With national polls showing voters worried about a recession at home and war abroad, incensed by the savings and loan scandal and angered by budget gridlock in Washington, many analysts had projected more turnover in Congress.

Instead, the "ins" were tossed back in as anti-incumbency turned out be a "a mood, not a movement," said Rep. Lane Evans (D-Ill.).

But lurking beneath the continued high congressional reelection rates was a pattern of declining victory margins. In 1988, only 50 of 408 House incumbents seeking reelection -- a paltry 12 percent -- were held to vote majorities of less than 60 percent. This year, that number grew to 106.

"That's the only place the anger had a chance to show up," said Fred Wertheimer, president of Common Cause. "I just think we did not have real elections or a real choice in Congress this year. We are dealing with a rigged system in which the vast majority of incumbents are financially unopposed."

Federal Election Commission records showed that, up through the last two weeks of the campaign, congressional incumbents had outspent challengers by a ratio of roughly 4 to 1. Money was not the only factor in their success, however. Both parties did a poor job of recruiting congressional challengers this year -- not an uncommon problem in the last election before congressional redistricting.

"You have to be nuts to run in a year like 1990 because you know that if you win, your district is likely to be shifted out from underneath you by the mapmakers in 1992," noted Norman Ornstein, a congressional scholar at the American Enterprise Institute.

Republicans were pleased with their success in recruiting five House members to run against seemingly vulnerable Democratic senators, but all five -- perhaps handicapped by their own identification with Washington -- lost by sizable margins. To add insult to injury, the GOP lost three of the five House seats vacated by their Senate challengers -- those represented by Reps. Lynn Martin in Illinois, Claudine Schneider in Rhode Island and Pat Saiki in Hawaii.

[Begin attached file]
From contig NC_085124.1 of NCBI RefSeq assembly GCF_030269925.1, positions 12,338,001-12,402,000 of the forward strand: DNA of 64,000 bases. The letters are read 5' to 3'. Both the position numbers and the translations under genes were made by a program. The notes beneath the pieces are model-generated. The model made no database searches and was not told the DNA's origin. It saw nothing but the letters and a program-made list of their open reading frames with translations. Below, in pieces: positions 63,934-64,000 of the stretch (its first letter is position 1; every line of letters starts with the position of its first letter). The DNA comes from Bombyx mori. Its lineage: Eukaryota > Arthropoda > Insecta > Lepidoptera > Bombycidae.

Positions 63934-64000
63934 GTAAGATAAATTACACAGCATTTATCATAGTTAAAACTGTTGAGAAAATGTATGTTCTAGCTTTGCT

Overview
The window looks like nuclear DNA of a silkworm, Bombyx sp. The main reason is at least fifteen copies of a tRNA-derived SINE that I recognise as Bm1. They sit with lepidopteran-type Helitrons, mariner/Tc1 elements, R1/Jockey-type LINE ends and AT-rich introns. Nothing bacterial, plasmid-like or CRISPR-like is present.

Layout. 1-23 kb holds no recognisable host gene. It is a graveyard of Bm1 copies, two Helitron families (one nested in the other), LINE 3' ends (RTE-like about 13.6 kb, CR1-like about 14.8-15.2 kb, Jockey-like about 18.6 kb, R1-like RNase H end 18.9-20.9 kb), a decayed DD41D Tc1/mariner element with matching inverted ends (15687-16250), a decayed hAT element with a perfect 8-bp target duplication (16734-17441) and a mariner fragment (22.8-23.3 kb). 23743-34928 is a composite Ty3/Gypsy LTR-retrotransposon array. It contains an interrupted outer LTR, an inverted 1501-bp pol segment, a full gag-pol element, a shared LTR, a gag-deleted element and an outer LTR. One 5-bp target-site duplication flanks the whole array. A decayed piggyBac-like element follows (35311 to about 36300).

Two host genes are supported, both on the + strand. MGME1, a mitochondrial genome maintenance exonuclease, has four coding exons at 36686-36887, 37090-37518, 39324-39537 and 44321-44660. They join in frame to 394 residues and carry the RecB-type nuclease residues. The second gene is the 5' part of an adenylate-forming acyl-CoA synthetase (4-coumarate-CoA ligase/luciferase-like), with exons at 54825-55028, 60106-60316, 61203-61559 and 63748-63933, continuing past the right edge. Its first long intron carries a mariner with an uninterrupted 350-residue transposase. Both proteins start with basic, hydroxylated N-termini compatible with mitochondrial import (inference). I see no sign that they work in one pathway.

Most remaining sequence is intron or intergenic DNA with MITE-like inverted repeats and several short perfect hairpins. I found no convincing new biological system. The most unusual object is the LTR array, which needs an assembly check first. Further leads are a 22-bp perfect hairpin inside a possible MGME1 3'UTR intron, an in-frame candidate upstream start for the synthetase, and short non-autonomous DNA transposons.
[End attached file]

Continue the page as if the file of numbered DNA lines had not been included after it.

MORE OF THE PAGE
With only one incumbent senator knocked out of office this year -- Minnesota's Boschwitz -- it was the best year for senatorial survival since 1966.

Voters frustrated by their inability to kick incumbents out of office did find a way to limit their terms of office in Colorado and California. The California initiative places limits on state officeholders while the Colorado measure would apply members of Congress as well. It is expected to face a constitutional challenge.

A nationwide Voter Research and Survey exit poll Tuesday showed that, by 70 to 28 percent, voters favored limiting the terms of congressional incumbents. There had been similarly lopsided public support for term limit initia- tives in California when two of them were placed on the ballot at the beginning of the year. Once they were subjected to a heavy negative advertising blitz, however, one measure that included a public campaign finance component was turned down by a 3 to 2 margin, while the other measure passed narrowly.

All across the country, voters treated ballot initiatives as a way to strike out against big government. Two major environmental referenda -- California's "Big Green" and New York's $2 billion evironmental bond issue -- were voted down, the former by a wide margin, the latter by a narrow one. Both would have called for major expansion of government powers and spending.